The pharmacokinetic factors which influence the availability of the drug to its receptor are discussed at great length elsewhere. In short, these would mainly be:
This topic in its broadest application has never appeared in the scientific literature, it would seem. It just happens to be something that everybody considers to be so banal as to never merit a review article. The only thing one can find is an article from 1987 by du Souich et al, published in something called "Interactions between drugs and chemicals in industrial societies" using a monospaced font resembling that of a typewriter. There is also Marchant (1981), from the Scandinavian Journal of Rheumatology.
This is mainly relevant to competitive antagonists.
Consider: where there is a significant concentration of an endogenous ligand, there is a substantial amount of receptor binding going on, i.e. many of the receptors have an agonist ligand bound upon them, and therefore there is a substantial clinically apparent agonist effect. The addition of a competitive antagonist displaces some of these agonist molecules from the receptor, and the clinically apparent effect decreases.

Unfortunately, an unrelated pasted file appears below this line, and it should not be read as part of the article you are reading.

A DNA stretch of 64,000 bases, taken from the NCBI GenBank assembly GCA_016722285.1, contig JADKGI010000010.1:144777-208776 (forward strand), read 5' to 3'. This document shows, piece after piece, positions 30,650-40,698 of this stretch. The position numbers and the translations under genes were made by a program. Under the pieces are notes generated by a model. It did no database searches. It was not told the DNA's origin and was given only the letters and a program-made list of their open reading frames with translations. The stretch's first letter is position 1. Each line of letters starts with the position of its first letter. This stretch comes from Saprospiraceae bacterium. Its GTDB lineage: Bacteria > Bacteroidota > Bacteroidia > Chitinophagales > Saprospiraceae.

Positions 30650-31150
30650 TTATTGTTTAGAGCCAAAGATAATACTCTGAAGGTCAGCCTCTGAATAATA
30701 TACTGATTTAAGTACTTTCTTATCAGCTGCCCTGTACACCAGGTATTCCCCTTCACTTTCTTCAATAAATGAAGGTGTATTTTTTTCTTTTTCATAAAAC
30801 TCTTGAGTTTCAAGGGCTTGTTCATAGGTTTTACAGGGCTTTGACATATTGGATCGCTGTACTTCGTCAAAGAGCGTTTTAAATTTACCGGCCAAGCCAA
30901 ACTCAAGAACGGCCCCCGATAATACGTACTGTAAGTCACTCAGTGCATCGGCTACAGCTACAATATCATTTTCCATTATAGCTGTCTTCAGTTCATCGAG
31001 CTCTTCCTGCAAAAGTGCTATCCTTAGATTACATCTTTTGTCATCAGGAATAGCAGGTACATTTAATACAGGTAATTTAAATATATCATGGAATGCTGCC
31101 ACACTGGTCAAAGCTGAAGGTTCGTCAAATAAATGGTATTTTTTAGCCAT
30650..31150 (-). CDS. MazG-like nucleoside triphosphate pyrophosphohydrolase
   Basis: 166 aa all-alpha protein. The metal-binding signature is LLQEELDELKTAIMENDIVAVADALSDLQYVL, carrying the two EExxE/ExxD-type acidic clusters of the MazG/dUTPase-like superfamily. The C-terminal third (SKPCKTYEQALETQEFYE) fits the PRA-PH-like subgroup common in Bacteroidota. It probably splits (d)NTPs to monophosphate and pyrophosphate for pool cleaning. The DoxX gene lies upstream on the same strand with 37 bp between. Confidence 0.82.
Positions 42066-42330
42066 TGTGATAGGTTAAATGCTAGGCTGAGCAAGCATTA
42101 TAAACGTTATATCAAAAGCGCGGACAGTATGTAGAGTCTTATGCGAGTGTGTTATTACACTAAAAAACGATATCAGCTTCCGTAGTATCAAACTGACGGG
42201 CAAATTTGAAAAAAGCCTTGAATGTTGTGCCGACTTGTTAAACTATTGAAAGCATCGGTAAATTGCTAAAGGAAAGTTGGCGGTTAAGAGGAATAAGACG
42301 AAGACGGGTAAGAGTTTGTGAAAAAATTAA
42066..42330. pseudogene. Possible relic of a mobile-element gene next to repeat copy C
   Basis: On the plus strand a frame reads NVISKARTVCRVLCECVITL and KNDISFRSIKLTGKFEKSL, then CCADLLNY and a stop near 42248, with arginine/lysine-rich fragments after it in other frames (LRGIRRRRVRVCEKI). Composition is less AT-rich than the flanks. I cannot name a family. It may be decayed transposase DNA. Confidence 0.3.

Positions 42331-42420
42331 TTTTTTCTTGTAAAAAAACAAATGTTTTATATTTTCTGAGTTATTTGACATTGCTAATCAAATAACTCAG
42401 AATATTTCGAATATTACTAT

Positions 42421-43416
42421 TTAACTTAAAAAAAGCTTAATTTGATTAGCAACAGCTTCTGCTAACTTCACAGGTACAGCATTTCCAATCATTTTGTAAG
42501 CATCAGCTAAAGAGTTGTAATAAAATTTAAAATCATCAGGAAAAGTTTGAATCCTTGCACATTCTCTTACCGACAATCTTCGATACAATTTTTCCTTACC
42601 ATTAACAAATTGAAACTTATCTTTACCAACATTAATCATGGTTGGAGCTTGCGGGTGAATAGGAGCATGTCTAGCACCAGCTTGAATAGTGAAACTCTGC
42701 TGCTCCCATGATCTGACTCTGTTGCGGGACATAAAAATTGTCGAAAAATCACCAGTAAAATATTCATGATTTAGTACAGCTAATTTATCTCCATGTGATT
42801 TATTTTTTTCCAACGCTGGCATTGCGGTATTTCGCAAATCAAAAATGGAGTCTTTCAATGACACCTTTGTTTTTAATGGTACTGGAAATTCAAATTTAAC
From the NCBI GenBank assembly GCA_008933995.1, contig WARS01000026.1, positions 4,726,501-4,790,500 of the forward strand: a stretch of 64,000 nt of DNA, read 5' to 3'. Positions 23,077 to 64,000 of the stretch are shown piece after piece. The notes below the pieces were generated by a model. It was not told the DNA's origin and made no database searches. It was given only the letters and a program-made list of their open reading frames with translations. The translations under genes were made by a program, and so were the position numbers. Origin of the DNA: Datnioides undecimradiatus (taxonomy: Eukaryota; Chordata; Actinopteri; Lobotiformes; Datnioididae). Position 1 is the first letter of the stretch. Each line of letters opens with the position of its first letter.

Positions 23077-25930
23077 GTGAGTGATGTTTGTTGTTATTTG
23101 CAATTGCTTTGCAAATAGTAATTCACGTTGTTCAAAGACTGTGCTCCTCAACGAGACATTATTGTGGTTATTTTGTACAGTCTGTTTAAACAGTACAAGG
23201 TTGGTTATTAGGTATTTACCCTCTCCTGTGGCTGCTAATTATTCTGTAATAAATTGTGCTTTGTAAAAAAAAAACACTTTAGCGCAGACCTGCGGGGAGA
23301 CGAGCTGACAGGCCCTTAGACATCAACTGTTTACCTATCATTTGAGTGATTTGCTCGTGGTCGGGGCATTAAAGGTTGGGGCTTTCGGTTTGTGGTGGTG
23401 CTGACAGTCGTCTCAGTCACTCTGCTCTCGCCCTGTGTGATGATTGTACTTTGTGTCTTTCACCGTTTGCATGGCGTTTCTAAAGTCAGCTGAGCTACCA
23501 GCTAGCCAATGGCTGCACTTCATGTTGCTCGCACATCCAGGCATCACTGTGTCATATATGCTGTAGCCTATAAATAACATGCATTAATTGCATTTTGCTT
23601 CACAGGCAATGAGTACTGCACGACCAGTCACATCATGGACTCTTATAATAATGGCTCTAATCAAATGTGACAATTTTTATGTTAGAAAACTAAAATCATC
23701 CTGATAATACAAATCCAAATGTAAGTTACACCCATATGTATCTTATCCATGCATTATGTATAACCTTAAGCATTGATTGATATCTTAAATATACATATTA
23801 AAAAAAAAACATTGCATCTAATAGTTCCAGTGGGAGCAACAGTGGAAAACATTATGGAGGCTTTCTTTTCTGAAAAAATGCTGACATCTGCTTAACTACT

The opposite happens when there is a paucity of the endogenous ligand. Then, there is some small population of agonist-bound receptors producing some small clinical effect, and there is a vast population of unbound receptors sitting around doing nothing. The addition of an antagonist to this situation will have the antagonist molecules shared equally between all the receptors. Therefore most of these molecules will end up binding a receptor which was not previously activated by an agonist, and which will continue to sit there pointlessly. There will be some minuscule number of previously agonist-occupied receptors from whence the agonist molecules will be displaced, and this might produce some sort of subtle barely-detectable clinical effect.